Everyday I’m Shufflin’

I posed the question this past weekend: “Which is harder to describe, the Death Race or a GoRuck Challenge?”

Obviously, to the average person, both seem certifiably insane:
The Death Race: you basically do whatever they tell you to do for 48ish hours, which likely involves chopping wood, running up and down a mountain, and carrying heavy and awkward shit.
GoRuck: you run through a city at night for 12ish hours with a backpack full of bricks and stop and do push-ups, bear crawls, crab walks, and any other stupid exercise you can possibly think of (see, e.g., monkeyfuckers; little man in the woods)

After giving it some thought (ok, WAY too much thought), I think I’m going to go with GoRuck being harder to explain. Why?

It’s not a race.

And people don’t get that. I couldn’t tell them “yeah, so I was the only female to finish,” or “I placed 5th” or “the finish rate was 1%.” It simply was running around the city with a team of 30 people for 12+ hours, doing PT and completing missions. The goal was finishing, and finishing as a team.

And for Chicago GoRuck Class 129, we finished as a team: 28 in, 28 out.

But therein lies the rub for me. It’s no secret that I’m a competitive person. And the hardest part of the GRC was shelving this competitiveness, and reminding myself constantly “it’s not a race.” It’s working hard for the good of the team. Not for my finish time, not for my own glory, but for the camaraderie and the mission at hand.

And dammit, I suck at it. I really, really do. There was a reason that I hated group projects in school. A reason that I chose (and still choose) to work alone at any opportunity I can get. There, I was only accountable to myself. There, every decision I made was the right decision. There, I chose the speed, I chose the course, and I chose how I got it done.

So over the course of Class 129, one of my major flaws came to light: I have the patience of a 2-year old. And sometimes empathy that would rival a 2-year old’s as well. For example, I probably said out loud about a dozen times during the night “can’t we run any faster? This isn’t even a shuffle. I walk faster than this.”* In other words, my utter lack of patience and my inability to go at my own pace and make my own decisions catapulted me into complete inner bitch mode (though you wouldn’t know that considering I was consistently singing LMFAO with a bit of Kanye thrown in for good measure).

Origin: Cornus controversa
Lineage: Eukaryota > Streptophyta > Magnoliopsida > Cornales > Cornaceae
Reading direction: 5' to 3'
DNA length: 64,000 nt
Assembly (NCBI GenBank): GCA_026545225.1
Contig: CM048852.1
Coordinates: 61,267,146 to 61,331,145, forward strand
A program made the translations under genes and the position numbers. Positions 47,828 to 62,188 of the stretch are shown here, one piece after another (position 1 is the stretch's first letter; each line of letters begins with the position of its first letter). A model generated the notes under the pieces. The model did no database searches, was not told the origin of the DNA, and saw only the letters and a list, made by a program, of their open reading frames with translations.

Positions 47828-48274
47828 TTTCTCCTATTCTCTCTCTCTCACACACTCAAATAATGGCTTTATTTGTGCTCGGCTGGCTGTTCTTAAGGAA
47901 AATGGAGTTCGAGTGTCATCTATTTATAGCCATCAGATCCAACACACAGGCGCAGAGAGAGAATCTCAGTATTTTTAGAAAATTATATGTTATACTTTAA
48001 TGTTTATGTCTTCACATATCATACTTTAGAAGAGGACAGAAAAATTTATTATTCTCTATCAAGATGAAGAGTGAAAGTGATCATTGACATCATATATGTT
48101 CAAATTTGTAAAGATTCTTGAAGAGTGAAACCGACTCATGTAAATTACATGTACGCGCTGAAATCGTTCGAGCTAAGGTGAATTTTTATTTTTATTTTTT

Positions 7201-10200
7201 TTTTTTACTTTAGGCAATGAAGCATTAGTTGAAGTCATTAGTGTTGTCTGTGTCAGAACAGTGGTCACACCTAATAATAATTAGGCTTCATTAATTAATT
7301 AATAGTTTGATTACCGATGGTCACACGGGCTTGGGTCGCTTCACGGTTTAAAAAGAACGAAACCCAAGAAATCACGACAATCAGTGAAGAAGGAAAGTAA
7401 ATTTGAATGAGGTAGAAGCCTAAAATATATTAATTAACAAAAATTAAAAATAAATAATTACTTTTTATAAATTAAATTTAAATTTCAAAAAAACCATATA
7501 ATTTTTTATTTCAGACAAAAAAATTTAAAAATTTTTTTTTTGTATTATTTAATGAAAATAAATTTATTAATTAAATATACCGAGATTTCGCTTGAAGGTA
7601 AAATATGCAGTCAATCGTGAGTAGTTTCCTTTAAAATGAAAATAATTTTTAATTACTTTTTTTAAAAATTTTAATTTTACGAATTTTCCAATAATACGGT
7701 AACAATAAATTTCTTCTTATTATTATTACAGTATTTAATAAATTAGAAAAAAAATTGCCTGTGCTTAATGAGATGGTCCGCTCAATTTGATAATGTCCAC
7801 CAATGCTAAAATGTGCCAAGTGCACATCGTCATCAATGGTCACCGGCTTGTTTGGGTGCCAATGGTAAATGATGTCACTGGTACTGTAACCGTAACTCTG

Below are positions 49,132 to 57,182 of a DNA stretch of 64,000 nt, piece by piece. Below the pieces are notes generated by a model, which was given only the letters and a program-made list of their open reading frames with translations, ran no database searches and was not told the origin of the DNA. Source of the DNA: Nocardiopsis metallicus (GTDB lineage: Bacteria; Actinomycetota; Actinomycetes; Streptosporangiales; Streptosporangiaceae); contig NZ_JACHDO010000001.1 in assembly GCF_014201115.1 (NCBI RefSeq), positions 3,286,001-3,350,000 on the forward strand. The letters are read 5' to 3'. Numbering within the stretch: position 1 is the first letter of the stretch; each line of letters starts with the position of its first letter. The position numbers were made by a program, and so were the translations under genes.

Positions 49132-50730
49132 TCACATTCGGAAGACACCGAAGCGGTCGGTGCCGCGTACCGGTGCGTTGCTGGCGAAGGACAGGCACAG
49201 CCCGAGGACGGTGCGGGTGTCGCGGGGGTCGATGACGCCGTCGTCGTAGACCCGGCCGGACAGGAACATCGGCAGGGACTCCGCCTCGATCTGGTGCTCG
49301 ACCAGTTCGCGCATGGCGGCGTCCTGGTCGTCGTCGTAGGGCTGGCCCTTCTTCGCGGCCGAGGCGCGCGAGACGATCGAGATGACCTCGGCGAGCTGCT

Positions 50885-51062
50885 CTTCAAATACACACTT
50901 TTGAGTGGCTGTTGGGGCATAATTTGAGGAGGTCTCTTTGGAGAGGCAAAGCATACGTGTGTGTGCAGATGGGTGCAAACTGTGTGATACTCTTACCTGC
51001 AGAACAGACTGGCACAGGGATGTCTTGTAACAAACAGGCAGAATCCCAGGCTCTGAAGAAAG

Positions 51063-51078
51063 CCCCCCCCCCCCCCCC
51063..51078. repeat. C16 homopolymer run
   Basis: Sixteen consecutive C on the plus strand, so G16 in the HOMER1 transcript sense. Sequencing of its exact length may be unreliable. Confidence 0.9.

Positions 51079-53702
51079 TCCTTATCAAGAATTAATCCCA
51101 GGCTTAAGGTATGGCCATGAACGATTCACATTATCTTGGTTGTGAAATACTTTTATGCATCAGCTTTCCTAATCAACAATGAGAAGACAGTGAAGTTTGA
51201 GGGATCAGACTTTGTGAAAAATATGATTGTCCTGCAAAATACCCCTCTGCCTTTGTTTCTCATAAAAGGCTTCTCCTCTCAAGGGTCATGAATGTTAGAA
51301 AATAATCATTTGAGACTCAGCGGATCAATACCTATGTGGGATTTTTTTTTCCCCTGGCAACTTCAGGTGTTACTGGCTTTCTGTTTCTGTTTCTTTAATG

And that’s not what GoRuck is about. It’s about team-building, problem-solving, and camaraderie. And laughing while doing some ridiculous things. Oh, and carrying heavy shit. But slowly, as the hours progressed, I began to put aside my inner impatient 2-year-old self and instead focused on enjoying the company of my fellow classmates, our hilarious and awesome cadre Dave (“ass as hard as a woodpecker’s lips”), and the fantastic Death Race training that carrying an awkward sandbag or shamrock on my shoulders provided. And beers. I began to enjoy beers, which made all the difference.

Because, for me, it was the mental, not the physical, that made GoRuck challenging. I had to get over myself, and start playing nice with others. I had to realize that my finishing time didn’t matter, because we were all finishing together. And I had to drill it into my head, over and over, that this is not a competition, and this is not a race.

So why is GoRuck harder to explain? Because there’s no concrete victory, and there’s no idea of winning. You don’t do a GoRuck to beat the living hell out of your fellow competitors: you do it to learn about yourself. So smile, enjoy the company of your classmates, and grab a couple beers.

*Because the goal of GRC is to get everyone to finish, it unfortunately (or fortunately?) means that you are only as fast as your slowest person, and only as strong as your weakest person. I suppose this is a metaphor for teams and for life, but it sometimes means carrying people or crossloading weights, and can sometimes result in excess frustration.


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